More and more people are saying this.

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One of the world's foremost philosophers of artificial intelligence is arguing that some chatbots might exhibit glimpses of sentience — but that doesn't necessarily mean what you think it means.

In an interview with the New York Times, Oxford academic Nick Bostrom said that rather than viewing the concept of sentience as all-or-nothing, he thinks of it in terms of degrees, and when that framework is applied to the rapidly-advancing world of AIs, things start to look different.

"I would be quite willing to ascribe very small amounts of degree to a wide range of systems, including animals," Bostrom, the director of Oxford's Future of Humanity Institute, told the NYT. "If you admit that it’s not an all-or-nothing thing, then it’s not so dramatic to say that some of these [AI] assistants might plausibly be candidates for having some degrees of sentience."

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While there's been ample derision for those who have suggested that AIs may be getting a little bit sentient — including ex-Googler Blake Lemoine and OpenAI's Ilya Sutskever — Bostrom said the insistence on the opposite doesn't account for how smart these chatbots really are.

"I would say with these large language models [LLMs], I also think it’s not doing them justice to say they’re simply regurgitating text," Bostrom said. "They exhibit glimpses of creativity, insight and understanding that are quite impressive and may show the rudiments of reasoning."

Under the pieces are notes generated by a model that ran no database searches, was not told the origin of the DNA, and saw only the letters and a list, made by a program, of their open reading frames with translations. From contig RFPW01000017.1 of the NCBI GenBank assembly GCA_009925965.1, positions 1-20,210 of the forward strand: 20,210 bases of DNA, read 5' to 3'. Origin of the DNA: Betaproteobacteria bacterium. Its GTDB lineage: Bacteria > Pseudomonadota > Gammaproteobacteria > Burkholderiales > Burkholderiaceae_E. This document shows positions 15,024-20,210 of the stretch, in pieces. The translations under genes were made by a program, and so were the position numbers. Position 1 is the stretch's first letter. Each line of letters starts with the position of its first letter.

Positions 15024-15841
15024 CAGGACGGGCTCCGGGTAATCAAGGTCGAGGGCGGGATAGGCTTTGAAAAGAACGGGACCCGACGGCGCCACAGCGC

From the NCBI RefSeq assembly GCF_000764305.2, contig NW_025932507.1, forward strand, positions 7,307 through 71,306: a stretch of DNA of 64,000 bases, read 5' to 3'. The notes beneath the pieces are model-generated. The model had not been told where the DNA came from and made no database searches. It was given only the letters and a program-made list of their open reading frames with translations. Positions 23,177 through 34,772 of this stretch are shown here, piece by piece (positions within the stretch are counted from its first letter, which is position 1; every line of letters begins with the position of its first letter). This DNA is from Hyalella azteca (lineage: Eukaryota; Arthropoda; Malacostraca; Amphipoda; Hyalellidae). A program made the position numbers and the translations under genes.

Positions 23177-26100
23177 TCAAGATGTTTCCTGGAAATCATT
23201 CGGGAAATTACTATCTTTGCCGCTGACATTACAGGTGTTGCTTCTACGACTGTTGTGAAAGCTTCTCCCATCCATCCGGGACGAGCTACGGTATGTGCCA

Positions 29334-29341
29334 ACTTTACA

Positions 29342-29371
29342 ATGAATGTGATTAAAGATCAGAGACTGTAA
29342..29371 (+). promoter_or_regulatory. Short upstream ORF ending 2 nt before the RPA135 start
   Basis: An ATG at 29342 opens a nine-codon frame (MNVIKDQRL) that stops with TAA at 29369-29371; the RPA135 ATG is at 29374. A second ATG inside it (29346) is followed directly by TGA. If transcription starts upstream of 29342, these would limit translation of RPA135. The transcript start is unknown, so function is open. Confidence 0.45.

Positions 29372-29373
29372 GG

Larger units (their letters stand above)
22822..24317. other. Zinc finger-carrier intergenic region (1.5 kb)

What's more, the Sweden-born philosopher said that LLMs "may soon develop a conception of self as persisting through time, reflect on desires, and socially interact and form relationships with humans."

And if AIs become more sentient, he added, it could completely change the game.

"If an AI showed signs of sentience, it plausibly would have some degree of moral status," Bostrom said. "This means there would be certain ways of treating it that would be wrong, just as it would be wrong to kick a dog or for medical researchers to perform surgery on a mouse without anesthetizing it."

While this line of reasoning is confounding and — per some detractors — uselessly premature, it's important to start thinking about this stuff now. After all, if someone who's spent their life studying this stuff thinks we need to take the concept of AI sentience seriously, then maybe we should listen.

More on AI morality: Experts Urge Personhood Rights for the "Conscious" AIs of the Future

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